Turning to the political and strategic background to the proposal for a US-Taiwan FTA, it should first be acknowledged that according to the economic and political criteria set forth by the administration of US President George W. Bush itself to prioritize the choice of FTA partners, Taiwan should rank near the top of the list.
Among the key tests that Taiwan meets are the following: It is a democracy; it already has a significant economic relationship with the US; it is willing to negotiate a comprehensive agreement that goes beyond WTO liberalization; it is a stalwart diplomatic and security ally of the US; and finally, an agreement would enjoy bipartisan support in the US Congress.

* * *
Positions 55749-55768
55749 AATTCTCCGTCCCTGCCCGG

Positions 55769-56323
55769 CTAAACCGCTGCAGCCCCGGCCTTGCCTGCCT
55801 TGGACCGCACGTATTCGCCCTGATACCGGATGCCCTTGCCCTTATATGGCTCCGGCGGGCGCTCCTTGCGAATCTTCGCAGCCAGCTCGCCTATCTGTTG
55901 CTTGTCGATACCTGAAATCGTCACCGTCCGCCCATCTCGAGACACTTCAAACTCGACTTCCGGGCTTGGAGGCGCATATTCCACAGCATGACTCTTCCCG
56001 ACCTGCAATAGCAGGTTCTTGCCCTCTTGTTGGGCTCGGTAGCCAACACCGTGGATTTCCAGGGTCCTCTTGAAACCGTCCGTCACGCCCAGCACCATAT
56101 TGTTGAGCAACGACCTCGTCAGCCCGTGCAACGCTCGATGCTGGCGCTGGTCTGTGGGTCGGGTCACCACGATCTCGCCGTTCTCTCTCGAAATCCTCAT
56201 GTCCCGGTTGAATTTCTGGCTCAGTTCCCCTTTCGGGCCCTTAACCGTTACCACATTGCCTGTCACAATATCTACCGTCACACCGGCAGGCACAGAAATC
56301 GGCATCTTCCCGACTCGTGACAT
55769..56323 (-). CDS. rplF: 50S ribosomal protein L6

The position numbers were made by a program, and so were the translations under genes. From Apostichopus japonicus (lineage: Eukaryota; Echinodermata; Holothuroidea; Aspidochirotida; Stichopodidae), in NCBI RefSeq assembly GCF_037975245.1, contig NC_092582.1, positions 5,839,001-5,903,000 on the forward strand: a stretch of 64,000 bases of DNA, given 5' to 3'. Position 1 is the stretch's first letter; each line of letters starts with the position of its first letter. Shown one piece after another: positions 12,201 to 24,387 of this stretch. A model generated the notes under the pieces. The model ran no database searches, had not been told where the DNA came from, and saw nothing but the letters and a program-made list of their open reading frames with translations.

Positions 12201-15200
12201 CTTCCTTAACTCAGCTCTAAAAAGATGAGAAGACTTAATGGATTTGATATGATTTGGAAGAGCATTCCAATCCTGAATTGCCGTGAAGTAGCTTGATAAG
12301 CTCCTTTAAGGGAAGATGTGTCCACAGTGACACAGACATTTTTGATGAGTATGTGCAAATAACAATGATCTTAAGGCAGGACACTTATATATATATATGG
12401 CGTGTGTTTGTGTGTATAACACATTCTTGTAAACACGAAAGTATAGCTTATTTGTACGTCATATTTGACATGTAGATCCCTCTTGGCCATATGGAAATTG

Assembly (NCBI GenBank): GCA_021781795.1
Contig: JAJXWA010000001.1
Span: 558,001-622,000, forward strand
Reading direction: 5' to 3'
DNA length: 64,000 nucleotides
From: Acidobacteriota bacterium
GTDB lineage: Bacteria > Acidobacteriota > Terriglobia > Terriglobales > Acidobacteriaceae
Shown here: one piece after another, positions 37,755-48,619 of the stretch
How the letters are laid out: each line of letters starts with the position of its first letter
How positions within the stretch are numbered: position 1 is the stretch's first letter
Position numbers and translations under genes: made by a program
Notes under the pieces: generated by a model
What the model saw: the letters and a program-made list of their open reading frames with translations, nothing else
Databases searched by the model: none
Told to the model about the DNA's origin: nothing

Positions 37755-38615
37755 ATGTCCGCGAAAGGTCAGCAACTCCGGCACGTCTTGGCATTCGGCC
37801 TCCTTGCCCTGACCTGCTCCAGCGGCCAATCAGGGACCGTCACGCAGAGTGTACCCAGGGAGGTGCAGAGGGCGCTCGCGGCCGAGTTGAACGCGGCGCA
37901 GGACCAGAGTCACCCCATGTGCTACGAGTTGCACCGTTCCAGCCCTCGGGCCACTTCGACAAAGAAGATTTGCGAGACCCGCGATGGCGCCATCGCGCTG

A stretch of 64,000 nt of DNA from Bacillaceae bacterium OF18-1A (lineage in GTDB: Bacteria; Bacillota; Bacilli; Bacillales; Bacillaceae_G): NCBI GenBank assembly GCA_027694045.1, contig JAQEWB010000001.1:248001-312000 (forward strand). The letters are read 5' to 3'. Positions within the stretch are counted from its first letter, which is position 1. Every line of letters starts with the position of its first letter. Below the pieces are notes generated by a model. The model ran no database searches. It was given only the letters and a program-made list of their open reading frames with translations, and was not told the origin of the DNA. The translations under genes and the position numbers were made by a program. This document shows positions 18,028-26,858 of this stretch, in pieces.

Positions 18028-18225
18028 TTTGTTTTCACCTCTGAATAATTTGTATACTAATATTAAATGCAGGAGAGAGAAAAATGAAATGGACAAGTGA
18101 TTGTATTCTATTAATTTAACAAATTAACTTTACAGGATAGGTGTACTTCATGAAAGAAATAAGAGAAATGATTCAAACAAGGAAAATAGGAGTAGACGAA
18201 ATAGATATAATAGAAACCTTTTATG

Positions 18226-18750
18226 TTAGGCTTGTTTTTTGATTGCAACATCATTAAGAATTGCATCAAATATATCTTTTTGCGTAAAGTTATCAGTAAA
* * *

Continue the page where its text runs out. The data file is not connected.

On the downside, Beijing adamantly and forcefully opposes nations signing FTAs with Taiwan, arguing that this will in effect give Taiwan the status of an independent nation and violate what it considers the international rule of "one China." In pursuit of the goal of isolating Taiwan diplomatically, Beijing has directly threatened nations that have considered FTAs with Taiwan, warning them that they "would bring political trouble to themselves" if they proceeded with such an action.
Over the past decade, both the Clinton and the Bush administrations have cultivated a policy of "engagement" with China; and currently, the Bush administration has a number of diplomatic irons in the fire that depend upon Beijing's help and support--with the difficult and dangerous situations in North Korea and Iran heading the list. Thus, the US must carefully balance support for a democratic Taiwan with equally important goals and relations with China.
In fashioning a response and a policy for future US-Taiwan trade relations, the following economic realities should be considered regarding potential Taiwan FTAs.